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Spanish leader advices Cameron to act swiftly and fast with budget cuts

Friday, June 18th 2010 - 04:43 UTC
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Rodriguez Zapatero and Cameron in Brussels Rodriguez Zapatero and Cameron in Brussels

Spanish president Jose Luis Rodriguez Zapatero recommended British PM David Cameron to implement all economic reforms “swiftly, with no delay” and the widest ranging possible.

The two leaders held bilateral talks in the framework of the European Council meeting Thursday in Brussels. PM Cameron praised the Spanish leader’s efforts and measures to counter the current slowdown and uncertainties facing the Spanish economy.

Cameron according to Spanish sources told Rodriguez Zapatero of his strong budget cuts plan, which he anticipated would change the “way of life” of the British people, and it was in this context that the Spanish leaded suggested he should act swiftly as soon as possible.

The “fluid” talks underscored the close bilateral relations between UK and Spain which the Conservative leader said he wanted to continue and advance. Apparently Cameron also thanked Rodriguez Zapatero for the Spanish diplomacy efforts in Argentina regarding the UK dispute over the Falkland Islands sovereignty.

The two leaders also exchanged comments about Spain’s defeat at the World Cup against Switzerland and Cameron said he wasn’t surprised at the bonuses promised to the Swiss team for their victory over cash-strapped Spain.

Cameron underlined that an example of the close links between the two countries are the many British voters who live in Costa del Sol and said he was sad because given his new responsibilities he would have to give up holidays in Ronda, Málaga.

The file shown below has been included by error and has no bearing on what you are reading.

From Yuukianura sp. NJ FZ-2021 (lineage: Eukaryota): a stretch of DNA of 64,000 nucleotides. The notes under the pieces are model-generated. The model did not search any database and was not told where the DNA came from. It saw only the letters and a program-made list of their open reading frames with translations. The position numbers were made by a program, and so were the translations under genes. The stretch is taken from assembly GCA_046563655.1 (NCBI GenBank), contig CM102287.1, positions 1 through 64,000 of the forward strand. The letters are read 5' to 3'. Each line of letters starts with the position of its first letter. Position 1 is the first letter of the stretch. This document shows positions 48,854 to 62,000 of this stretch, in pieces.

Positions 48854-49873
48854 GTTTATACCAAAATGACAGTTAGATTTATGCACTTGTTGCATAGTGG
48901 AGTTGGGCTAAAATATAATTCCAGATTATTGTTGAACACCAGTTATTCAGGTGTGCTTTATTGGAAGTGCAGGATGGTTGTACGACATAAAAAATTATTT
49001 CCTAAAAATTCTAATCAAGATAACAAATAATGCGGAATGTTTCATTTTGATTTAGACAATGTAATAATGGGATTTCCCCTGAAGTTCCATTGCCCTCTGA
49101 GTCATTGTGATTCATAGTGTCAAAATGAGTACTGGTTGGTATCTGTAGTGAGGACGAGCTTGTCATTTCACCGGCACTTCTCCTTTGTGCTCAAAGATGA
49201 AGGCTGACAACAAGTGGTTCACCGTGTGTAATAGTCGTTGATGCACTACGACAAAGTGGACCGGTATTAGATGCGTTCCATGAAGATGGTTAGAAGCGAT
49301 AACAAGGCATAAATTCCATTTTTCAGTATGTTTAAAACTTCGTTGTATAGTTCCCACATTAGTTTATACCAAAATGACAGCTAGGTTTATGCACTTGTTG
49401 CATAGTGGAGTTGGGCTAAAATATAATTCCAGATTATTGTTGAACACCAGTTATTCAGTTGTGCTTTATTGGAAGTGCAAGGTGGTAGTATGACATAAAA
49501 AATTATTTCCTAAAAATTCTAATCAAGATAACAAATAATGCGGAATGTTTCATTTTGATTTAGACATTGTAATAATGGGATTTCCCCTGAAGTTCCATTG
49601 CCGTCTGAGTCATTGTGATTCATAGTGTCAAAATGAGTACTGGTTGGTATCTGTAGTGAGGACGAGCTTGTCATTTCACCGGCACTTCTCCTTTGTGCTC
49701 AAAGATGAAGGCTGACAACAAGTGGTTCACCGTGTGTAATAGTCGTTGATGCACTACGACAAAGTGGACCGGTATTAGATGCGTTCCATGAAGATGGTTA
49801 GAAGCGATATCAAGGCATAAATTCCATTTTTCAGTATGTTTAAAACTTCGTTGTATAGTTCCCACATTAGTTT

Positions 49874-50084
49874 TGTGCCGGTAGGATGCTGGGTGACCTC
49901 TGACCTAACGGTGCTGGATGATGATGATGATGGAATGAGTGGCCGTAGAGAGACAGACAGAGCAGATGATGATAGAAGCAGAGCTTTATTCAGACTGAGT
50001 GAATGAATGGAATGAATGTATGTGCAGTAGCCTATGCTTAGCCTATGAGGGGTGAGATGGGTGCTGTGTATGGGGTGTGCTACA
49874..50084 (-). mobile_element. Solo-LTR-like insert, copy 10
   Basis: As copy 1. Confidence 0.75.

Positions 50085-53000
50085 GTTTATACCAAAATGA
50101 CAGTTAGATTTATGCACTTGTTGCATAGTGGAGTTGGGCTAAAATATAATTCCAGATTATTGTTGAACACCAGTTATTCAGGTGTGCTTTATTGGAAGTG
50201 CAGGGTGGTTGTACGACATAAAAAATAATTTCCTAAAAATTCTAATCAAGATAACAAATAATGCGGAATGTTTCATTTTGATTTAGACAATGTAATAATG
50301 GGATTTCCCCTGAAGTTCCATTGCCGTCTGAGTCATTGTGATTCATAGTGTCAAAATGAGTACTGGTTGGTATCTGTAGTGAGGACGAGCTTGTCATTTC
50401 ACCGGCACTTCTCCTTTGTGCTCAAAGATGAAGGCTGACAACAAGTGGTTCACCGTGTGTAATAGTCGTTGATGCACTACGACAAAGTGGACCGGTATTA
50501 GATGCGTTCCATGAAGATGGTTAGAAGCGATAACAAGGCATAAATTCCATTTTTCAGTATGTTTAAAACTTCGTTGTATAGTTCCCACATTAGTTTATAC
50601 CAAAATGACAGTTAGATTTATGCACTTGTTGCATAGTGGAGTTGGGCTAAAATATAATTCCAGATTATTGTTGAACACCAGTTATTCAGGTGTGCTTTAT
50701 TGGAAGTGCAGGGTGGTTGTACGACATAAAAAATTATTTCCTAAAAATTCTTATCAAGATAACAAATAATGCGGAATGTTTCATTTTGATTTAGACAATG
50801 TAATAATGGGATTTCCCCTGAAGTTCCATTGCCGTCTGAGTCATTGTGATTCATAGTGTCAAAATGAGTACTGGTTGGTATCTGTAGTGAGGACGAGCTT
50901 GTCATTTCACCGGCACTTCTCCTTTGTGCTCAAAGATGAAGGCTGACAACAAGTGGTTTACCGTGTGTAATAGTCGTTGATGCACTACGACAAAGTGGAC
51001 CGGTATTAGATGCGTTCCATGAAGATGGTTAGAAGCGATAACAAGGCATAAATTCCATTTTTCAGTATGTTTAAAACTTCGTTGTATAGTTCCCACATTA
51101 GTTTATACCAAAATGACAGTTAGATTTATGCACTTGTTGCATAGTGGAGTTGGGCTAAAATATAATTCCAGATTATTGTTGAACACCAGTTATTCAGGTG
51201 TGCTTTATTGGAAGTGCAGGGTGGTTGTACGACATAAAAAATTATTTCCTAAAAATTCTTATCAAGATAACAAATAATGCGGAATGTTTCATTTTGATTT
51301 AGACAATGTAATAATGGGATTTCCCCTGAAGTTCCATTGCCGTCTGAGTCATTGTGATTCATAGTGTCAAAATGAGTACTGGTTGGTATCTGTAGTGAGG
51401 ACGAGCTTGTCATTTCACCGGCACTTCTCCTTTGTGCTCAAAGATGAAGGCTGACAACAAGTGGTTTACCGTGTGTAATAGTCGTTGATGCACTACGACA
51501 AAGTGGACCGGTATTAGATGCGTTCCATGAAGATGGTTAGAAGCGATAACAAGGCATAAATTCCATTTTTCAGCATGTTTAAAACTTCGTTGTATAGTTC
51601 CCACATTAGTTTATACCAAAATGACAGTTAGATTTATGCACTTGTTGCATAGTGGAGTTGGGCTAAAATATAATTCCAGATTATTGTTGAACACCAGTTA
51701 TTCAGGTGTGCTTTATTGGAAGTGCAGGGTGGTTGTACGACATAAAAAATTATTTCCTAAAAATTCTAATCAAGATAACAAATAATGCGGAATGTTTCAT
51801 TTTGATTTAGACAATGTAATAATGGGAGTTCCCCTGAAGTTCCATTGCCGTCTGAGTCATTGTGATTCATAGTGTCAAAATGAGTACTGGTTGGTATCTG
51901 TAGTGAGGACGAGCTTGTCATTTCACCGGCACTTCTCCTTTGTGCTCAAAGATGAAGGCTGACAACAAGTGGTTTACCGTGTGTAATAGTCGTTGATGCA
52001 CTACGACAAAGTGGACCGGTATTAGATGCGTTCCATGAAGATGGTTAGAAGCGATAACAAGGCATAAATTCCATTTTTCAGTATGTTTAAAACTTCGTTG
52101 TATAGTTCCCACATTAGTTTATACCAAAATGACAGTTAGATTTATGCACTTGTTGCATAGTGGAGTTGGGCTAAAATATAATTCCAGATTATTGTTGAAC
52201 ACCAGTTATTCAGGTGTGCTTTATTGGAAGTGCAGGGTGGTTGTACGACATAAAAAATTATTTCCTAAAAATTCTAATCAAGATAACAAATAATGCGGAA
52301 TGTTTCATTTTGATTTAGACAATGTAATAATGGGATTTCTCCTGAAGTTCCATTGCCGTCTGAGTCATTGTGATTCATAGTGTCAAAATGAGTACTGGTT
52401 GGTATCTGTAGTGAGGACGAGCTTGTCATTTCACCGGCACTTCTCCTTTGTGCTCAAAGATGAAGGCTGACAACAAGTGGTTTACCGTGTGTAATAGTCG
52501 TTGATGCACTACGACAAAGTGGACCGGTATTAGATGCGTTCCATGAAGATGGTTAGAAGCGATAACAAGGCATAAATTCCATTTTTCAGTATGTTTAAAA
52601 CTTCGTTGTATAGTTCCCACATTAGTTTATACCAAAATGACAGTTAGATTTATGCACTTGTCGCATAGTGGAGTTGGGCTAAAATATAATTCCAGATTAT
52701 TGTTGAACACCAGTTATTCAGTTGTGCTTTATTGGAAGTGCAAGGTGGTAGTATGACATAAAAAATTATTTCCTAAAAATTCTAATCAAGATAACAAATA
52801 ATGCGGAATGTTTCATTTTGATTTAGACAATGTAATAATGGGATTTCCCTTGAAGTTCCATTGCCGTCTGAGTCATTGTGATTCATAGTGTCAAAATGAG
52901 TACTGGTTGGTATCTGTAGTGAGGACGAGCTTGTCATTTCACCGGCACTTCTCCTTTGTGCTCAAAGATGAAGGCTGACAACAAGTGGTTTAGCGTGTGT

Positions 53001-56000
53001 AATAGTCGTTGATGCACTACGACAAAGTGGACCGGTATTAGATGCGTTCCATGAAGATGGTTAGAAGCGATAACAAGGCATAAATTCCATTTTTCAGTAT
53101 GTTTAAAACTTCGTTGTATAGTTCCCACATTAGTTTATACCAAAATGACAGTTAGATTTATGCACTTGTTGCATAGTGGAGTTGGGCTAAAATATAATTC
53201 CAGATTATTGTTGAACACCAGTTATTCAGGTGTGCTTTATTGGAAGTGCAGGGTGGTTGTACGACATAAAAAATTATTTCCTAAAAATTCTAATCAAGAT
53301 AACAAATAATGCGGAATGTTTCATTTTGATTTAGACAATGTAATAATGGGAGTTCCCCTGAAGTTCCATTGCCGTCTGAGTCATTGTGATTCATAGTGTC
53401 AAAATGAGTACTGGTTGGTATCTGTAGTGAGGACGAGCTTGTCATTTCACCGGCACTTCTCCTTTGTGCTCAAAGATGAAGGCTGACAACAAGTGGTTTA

Rodríguez Zapatero finally invited Cameron for an official visit to Spain which was immediately accepted with promises that they would both make morning running tours of Madrid since both are fond of exercising.

In related news Spain’s Treasury on Thursday sold 3.48 billion Euros in 10- and 30-year bonds at high interest rates of 4.91% and 5.94%, respectively, according to market data gathered by Spain’s government news agency.

Spain had expectations of raising 2.5 billion Euros. But the interest rate the Treasury had to offer on the 10-year bonds was the highest since 2001 and some 80 basis points higher than that offered in the country’s previous bond auction in March.

With respect to the 30-year bonds, they were sold at an interest rate well above the 4.77% offered at the previous auction. The 10-year and 30-year bonds were oversubscribed 1.9 times and 2.45 times, respectively.

Categories: Politics, International.

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  • harrier61

    Spain is headed down the tubes slightly behind Greece. Anybody want to take their advice? Incidentally, how much to have the Spanish shut up about Gibraltar, permanently?

    Jun 18th, 2010 - 06:07 pm 0
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